5 Vegetable Garden Projects That Take Only 10 Minutes a Day
Vegetable Garden Tips for Time-Poor Gardeners
Can you find 10 minutes a day for one of these simple vegetable garden projects?
So you say you do not have enough time to garden. Maybe kids or work really do make it so that you don’t have the possibility to commit to a big outdoor space filled with all sorts of fruits, veggies, and herbs.
Maybe you are a new gardener and don’t know if you will like it or not, so for now you don’t want to dive right in with a huge time commitment until you know that vegetable gardening is for you.
Here are a few ideas that even the most novice gardener can do to enjoy fresh produce, and all in 10 minutes a day or less. And if you do not have 10 minutes a day to devote to providing yourself with fresh and healthy food options, it may be high time to re-evaluate your priorities!
Project #1: Container Gardening
You can’t say that you don’t have enough time to look after one pot. A little water here and there and plucking out any browned leaves or weeds, and that is about it.
Invest in a beautiful pot and plant a couple of complimentary plants together, such as a tomato plant, a pepper plant and some cilantro. Before you know it, you will be enjoying fresh salsa from your own ‘garden’!
Make sure that you buy seeds or seedlings that are specific to container gardening. These varieties will naturally grow more compactly.
Click here for more information about
growing vegetables in containers
, including the types of containers you can use and what vegetables grow well in containers.
Project #2: Compost
Even if you do not have time for a full fledged garden, you probably know someone that has one. And the chances are good that this person would be willing to pass some of their harvest your way in exchange for rich compost, which is like gardener’s gold.
All you need to do is invest in a small compost container. You can buy these online and they come in all sizes. The smallest ones can easily fit on a patio.
Throw in all of your organic waste, such as egg shells, vegetable peelings and coffee grinds. Add some enzyme starter, which will begin to break down the material. Keep the mixture moist and stir the material every few days.
Before you know it you will magically have a rich black soil that you can trade in for fruits and veggies from someone that has more time on their hands to garden. Everyone is happy!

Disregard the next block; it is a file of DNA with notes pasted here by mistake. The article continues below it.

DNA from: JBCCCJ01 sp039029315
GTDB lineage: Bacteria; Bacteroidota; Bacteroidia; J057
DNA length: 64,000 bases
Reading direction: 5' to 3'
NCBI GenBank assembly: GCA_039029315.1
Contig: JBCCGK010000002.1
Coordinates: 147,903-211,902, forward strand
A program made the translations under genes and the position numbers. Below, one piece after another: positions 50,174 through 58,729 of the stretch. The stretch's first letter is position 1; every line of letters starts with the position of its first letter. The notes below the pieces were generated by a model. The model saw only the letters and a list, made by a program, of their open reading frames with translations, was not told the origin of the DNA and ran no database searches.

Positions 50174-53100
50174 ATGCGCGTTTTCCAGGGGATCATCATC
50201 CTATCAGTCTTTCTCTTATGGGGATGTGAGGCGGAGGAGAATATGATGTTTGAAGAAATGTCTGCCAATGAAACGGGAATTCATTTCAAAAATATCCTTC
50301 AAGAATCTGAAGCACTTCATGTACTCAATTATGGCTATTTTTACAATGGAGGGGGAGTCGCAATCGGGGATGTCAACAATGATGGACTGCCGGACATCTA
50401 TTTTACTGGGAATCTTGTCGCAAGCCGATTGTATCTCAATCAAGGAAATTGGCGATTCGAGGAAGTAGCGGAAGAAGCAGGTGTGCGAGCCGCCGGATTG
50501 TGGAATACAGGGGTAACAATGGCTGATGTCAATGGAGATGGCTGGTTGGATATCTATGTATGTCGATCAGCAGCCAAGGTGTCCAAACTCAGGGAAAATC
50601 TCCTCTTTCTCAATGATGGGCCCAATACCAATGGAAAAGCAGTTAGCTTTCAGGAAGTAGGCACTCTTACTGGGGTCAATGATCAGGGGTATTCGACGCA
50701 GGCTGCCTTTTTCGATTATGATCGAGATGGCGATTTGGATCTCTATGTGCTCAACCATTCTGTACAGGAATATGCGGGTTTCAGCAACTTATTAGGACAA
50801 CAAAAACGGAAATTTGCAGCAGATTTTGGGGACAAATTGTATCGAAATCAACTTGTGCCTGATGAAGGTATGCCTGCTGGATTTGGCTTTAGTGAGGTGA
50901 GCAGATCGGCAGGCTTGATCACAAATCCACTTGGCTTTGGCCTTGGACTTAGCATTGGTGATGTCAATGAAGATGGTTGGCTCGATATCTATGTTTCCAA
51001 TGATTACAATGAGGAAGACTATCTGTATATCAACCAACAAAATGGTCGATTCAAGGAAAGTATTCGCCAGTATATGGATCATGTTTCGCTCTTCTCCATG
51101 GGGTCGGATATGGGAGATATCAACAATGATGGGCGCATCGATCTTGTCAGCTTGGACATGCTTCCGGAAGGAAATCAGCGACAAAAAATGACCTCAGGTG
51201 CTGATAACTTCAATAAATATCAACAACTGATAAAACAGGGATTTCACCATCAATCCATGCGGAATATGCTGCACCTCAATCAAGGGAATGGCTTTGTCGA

Project #3: Sprouting
Even the most novice gardener can manage to make enzyme-rich sprouts grow. Sprouts are a fresh and healthy addition to any sandwich, salad or stir fry.
Most sprouts will shoot effortlessly within a couple of days if you keep them damp, give them warmth and some indirect sunlight.
Place the seeds in a jar or on damp paper towel, and watch them sprout before your very eyes! If you’re using a jar, prevent mould by making sure that the container is covered with something porous to let the air through. Rinse or spray your sprouts twice a day to keep them moist. Click here for more information about
how to sprout beans.
Wheatgrass is another foolproof option that requires practically zero maintenance. A small tray of wheatgrass seeds can grow well on your kitchen countertop. Invest in a wheatgrass juicer and enjoy this powerfully cleansing, vitamin and mineral packed drink year round!
Project #4: Window Herb Garden
Even the smallest city apartment has a window. Place tiny pots of fresh herb plants such as basil, coriander (cilantro), parsley or oregano on your windowsill or hang them from above the window frame. Most herbs are incredibly low maintenance, and the pots are so tiny that there is not much space for weeds to grow.
As long as the pots have holes in the bottom to drain any excess, all you need to do is throw some water their way every once in a while and they should be happy. Impress your friends and family with dishes topped with fresh herbs, grown with your own two hands!
Potted collections of hardy herbs can provide a stimulating variety of smells and flavours for your garden and kitchen. You can also interest your kids in sensory vegetable garden projects like this small mint garden.
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Project #5: Neighbourhood Community Garden
Unfortunately everyone these days seems to have less and less free time on their hands. Why not band together with busy neighbours to create one small community garden that everyone pitches in just a few minutes a day to?
With everyone working together the garden will be sufficiently looked after. Maybe you have 10 minutes to drop in one day to pluck a few weeds, and the next day your responsibility is to water and nothing else.
At the beginning of the season, set a schedule so that everyone is clear about the job that is expected of them. You don’t want 5 people arriving to water on the same day while the weeding gets overlooked.
Before you know it, you may find that this sort of community project is so enjoyable that you start cutting out other not-so-fulfilling activities in your week so that you can spend more time with your neighbours getting your hands dirty!
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